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No coward soul

by
02 April 2012

David Atkinson finds a wide-ranging study pastorally motivated

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The Battle for the Soul: A comparative analysis in an age of doubt
Robert Crawford
Palgrave Macmillan £55
(978-0-230-60944-0)
Church Times Bookshop £49.50

THIS beautifully produced — if expensive — book addresses the question of the soul. What does it mean? Is it immortal? Can we hope for life after death? How does belief in immortality sit with the concept of resurrection?

Robert Crawford, who has been a university teacher in London, the United States, and Africa, and, I think, is now retired in Sussex (at least, he thanks the libraries in Worthing and Goring for their help), explores the meaning of “soul” in Jewish and Christian faiths, in Islam, Hinduism, Buddhism, and Sikhism. Then he outlines some philosophical themes: dualism, empiricism, and material­ism, followed by a couple of chap­ters on Darwin and neo-Darwinians.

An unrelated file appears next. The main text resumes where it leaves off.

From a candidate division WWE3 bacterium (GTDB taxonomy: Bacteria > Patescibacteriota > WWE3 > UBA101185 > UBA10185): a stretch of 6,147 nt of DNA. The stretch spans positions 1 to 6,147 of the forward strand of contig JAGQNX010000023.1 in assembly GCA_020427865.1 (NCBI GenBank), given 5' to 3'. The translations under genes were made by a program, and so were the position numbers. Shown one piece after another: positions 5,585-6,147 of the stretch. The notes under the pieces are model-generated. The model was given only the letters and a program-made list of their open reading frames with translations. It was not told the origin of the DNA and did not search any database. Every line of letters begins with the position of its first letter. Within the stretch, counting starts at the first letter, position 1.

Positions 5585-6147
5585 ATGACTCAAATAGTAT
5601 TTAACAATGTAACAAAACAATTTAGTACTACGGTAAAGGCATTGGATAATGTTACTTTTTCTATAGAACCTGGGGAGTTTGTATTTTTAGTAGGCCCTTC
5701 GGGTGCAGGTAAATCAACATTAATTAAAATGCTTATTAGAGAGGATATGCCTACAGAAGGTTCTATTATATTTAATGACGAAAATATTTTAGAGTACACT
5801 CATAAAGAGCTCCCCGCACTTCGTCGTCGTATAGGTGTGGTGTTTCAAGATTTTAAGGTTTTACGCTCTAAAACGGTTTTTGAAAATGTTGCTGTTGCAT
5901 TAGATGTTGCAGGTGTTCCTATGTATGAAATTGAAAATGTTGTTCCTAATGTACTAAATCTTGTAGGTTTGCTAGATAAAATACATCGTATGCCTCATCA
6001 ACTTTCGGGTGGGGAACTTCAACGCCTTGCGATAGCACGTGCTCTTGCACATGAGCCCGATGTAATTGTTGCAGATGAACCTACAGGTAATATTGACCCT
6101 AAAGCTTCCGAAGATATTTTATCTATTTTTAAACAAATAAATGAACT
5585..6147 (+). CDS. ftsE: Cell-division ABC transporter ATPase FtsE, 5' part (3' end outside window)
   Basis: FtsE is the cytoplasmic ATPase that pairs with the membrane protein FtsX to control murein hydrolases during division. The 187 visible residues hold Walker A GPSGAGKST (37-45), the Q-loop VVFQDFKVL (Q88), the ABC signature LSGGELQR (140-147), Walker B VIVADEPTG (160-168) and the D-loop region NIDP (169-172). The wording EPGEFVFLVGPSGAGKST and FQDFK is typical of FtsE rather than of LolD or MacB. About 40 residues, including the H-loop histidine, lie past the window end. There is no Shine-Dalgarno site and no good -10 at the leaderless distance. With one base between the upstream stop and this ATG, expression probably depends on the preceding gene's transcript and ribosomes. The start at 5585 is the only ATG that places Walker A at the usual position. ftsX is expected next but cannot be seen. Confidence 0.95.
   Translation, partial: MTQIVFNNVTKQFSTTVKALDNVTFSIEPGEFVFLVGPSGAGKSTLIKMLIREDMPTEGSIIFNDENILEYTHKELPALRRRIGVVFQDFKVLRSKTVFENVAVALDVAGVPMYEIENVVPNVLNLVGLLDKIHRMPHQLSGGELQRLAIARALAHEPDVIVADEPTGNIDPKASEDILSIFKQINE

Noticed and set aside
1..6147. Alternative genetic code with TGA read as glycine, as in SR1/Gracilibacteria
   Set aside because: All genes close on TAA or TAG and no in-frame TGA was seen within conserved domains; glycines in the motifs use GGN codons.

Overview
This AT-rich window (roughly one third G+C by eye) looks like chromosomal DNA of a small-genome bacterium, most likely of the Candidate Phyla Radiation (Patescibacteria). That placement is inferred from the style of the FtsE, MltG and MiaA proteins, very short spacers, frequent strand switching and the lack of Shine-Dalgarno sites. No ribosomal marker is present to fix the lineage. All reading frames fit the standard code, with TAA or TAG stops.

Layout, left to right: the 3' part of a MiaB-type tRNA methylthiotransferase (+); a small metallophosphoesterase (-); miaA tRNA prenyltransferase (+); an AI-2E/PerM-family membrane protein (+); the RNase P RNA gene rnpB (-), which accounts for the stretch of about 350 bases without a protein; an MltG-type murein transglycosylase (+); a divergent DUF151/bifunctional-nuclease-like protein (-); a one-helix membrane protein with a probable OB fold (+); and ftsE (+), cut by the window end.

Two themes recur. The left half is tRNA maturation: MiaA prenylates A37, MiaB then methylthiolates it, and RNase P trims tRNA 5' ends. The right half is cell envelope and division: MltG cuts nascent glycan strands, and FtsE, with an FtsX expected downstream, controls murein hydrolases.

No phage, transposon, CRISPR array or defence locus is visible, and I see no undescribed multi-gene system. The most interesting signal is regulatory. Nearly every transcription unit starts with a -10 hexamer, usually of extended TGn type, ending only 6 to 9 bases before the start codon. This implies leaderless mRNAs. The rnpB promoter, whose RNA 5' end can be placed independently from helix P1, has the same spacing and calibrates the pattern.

Given such a wide range of inter­ests, the discussion is inevitably fairly cursory in places, and there is a great deal of A says this, but B says that. Kant gets a paragraph; so does Freud; Jung manages only six lines. Some of the background scholar­ship is fairly dated (there is some dependence on Wheeler Robinson for the chapter on The Jewish Soul, and William Barclay is quoted for some New Testament views), but, in the later chapters, Richard Dawkins is given an extended critique, Richard Swinburne has a mention, and the valuable work of Nancey Murphy and her colleagues on “non-reductive physicalism” is right up to date.

At the level of an introduction to the thought of six great world reli­gions, this is a very helpful survey. There is much more in these first chapters than simply the question of the soul, the self, or the mind (Craw­­ford sometimes seems to use the terms interchangeably). But I found the broad and, therefore, inevitably too thin discussion of some of the huge themes in the philosophy of mind less satisfying.

The pastoral motivation is clear throughout, and Crawford’s conclu­sion is worth quoting: “One thing seems sure that whether it is the resurrection of the body as hoped for in the Semitic religions, or the immortality of the soul as portrayed in the Indian religions, we will be in the right condition to enjoy what God has prepared for us.”

Dr Atkinson is an Hon. Assistant Bishop in the diocese of Southwark.

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